**[0012]**For example, in one embodiment, the function is specified explicitly in the form of a look-up table comprising all possible pairs of values of the two vectors and the corresponding results of the function. In this embodiment, an expression of the function is not specified. This embodiment uses a SMPC protocol to determine the JEPD of all possible pairs of values and determines the result of the function as a normalized summation of products of values of the JEPD with corresponding results of the function from the look-up table.

**[0013]**Accordingly, one embodiment of present invention disclose a method for determining a result of a function applied to a first vector and a second vector, wherein the function is a normalized sum-type function. The first vector is stored at a first processor, the second vector is stored at a second processor. The method determines a joint empirical probability distribution (JEPD) of the first and the second vector using a secure multi-party computation (MPC); and determines the result of the function as a normalized summation of products of values of the JEPD with corresponding results of the function, wherein the steps of the method performed at least by the first and the second processors.

**[0014]**Another embodiment of the invention discloses a system for determining a result of a function applied to a first vector and a second vector using a third processor, wherein the function is a normalized sum-type function, the first vector is stored at a first processor, the second vector is stored at a second processor, comprising: means for determining a joint empirical probability distribution (JEPD) of the first and the second vector using a secure multi-party computation (MPC); and means for determining the result of the function as a normalized summation of products of values of the JEPD with corresponding values of the function, wherein the steps of the method performed at least by the first and the second processors.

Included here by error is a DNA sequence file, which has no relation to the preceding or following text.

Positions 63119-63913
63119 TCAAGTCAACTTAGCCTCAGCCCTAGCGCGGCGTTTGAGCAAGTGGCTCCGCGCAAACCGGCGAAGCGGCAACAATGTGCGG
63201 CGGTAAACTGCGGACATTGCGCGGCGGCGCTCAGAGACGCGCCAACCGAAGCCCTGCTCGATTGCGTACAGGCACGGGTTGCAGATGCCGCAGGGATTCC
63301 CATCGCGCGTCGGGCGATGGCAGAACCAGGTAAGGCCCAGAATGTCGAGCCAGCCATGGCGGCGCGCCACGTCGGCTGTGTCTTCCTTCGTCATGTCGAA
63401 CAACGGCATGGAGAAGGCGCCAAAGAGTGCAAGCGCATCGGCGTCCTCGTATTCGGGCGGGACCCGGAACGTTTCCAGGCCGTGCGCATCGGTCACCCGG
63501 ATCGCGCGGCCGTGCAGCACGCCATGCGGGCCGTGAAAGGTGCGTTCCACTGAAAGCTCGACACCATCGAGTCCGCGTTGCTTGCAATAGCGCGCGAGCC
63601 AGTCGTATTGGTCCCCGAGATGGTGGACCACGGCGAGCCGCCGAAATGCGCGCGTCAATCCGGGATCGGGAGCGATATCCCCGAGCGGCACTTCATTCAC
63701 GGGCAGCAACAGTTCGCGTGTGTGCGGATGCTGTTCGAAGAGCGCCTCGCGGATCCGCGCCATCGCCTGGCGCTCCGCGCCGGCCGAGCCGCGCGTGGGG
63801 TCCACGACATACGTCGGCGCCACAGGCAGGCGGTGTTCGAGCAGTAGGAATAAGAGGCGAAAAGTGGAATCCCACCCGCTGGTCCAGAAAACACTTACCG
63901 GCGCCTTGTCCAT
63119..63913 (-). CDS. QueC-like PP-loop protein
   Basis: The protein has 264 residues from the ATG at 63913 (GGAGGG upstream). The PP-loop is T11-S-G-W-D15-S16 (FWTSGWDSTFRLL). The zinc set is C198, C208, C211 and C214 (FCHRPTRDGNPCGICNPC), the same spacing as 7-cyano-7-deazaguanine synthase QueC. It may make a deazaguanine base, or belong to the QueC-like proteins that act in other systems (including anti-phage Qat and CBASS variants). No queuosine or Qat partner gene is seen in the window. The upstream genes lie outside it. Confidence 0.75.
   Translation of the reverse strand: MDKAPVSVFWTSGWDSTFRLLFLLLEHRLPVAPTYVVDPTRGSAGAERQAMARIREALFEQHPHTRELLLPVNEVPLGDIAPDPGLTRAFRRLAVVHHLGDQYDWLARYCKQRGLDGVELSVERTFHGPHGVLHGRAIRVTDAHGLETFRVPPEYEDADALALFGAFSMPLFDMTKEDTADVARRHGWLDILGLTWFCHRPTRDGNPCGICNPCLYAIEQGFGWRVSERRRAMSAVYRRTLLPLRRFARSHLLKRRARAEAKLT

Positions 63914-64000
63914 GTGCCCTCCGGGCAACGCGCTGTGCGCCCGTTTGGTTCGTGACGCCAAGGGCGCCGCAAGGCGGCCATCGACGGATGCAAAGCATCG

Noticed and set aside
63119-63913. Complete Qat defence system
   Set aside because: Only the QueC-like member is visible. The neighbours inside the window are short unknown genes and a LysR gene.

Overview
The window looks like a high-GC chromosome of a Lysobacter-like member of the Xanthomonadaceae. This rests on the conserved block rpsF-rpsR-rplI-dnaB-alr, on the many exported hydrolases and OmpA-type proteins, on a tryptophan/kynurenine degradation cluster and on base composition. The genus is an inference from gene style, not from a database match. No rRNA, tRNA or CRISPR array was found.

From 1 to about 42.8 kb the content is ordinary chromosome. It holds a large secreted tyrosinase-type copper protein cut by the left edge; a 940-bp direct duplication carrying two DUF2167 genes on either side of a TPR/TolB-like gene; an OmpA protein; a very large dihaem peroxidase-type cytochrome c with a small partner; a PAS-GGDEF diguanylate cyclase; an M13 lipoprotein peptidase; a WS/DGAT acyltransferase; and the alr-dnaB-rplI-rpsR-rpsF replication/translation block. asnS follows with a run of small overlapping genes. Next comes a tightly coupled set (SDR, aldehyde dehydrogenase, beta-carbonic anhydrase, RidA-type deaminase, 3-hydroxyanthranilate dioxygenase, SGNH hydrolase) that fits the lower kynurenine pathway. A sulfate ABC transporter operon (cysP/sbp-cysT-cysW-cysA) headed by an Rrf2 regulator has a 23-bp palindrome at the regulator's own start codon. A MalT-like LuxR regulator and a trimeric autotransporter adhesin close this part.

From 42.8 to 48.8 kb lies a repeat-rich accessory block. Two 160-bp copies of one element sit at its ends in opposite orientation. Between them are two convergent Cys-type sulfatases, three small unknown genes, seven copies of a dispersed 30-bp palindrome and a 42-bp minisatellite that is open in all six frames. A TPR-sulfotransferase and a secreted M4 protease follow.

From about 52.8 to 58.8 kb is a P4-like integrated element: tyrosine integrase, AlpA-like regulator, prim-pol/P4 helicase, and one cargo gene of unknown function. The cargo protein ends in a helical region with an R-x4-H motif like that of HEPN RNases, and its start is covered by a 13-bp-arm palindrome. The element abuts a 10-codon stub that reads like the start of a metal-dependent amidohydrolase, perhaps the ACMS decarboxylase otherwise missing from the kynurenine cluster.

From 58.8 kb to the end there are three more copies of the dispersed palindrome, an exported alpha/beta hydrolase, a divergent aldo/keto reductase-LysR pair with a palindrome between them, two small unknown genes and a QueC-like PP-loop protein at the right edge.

**[0015]**Yet another embodiment discloses a system for determining a result of a function applied to a first vector and a second vector using a third processor, wherein the function is a normalized sum-type function, the first vector is stored at a first processor, the second vector is stored at a second processor, comprising: means for determining, for each corresponding pair of elements of the first vector and the second vector, a set of indicator matrices representing an obfuscated JEPD; means for splitting the set of indicator matrices into a first additive share and a second additive share; means for transmitting the first additive share to the first processor and the second additive share to the second processor; and means for determining the result of the function based on a first additive shares of the result of the function and a second additive shares of the result of the function.

**DEFINITIONS**

**[0016]**In describing embodiments of the invention, the following definitions are applicable throughout (including above).